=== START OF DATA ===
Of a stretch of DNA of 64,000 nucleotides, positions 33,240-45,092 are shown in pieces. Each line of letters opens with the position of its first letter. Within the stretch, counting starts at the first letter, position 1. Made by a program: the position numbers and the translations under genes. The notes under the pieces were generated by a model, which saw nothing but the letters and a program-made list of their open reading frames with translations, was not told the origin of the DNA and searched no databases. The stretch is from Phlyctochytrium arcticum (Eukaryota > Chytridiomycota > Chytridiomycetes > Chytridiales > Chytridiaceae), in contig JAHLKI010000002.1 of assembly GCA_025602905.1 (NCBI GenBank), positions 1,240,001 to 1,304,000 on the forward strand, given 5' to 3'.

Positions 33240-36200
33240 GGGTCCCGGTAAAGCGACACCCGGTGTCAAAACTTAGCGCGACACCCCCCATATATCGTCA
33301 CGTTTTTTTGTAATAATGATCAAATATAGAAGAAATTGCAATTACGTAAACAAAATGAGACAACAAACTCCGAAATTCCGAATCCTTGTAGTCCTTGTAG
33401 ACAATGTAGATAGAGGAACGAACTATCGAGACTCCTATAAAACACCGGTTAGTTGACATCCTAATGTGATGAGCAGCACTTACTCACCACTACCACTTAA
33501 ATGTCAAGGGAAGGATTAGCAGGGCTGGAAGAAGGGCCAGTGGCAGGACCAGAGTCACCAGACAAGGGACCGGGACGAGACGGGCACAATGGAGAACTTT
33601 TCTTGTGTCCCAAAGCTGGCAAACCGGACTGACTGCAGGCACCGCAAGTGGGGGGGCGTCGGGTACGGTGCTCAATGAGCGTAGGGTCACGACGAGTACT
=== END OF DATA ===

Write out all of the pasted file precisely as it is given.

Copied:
Of a stretch of DNA of 64,000 nucleotides, positions 33,240-45,092 are shown in pieces. Each line of letters opens with the position of its first letter. Within the stretch, counting starts at the first letter, position 1. Made by a program: the position numbers and the translations under genes. The notes under the pieces were generated by a model, which saw nothing but the letters and a program-made list of their open reading frames with translations, was not told the origin of the DNA and searched no databases. The stretch is from Phlyctochytrium arcticum (Eukaryota > Chytridiomycota > Chytridiomycetes > Chytridiales > Chytridiaceae), in contig JAHLKI010000002.1 of assembly GCA_025602905.1 (NCBI GenBank), positions 1,240,001 to 1,304,000 on the forward strand, given 5' to 3'.

Positions 33240-36200
33240 GGGTCCCGGTAAAGCGACACCCGGTGTCAAAACTTAGCGCGACACCCCCCATATATCGTCA
33301 CGTTTTTTTGTAATAATGATCAAATATAGAAGAAATTGCAATTACGTAAACAAAATGAGACAACAAACTCCGAAATTCCGAATCCTTGTAGTCCTTGTAG
33401 ACAATGTAGATAGAGGAACGAACTATCGAGACTCCTATAAAACACCGGTTAGTTGACATCCTAATGTGATGAGCAGCACTTACTCACCACTACCACTTAA
33501 ATGTCAAGGGAAGGATTAGCAGGGCTGGAAGAAGGGCCAGTGGCAGGACCAGAGTCACCAGACAAGGGACCGGGACGAGACGGGCACAATGGAGAACTTT
33601 TCTTGTGTCCCAAAGCTGGCAAACCGGACTGACTGCAGGCACCGCAAGTGGGGGGGCGTCGGGTACGGTGCTCAATGAGCGTAGGGTCACGACGAGTACT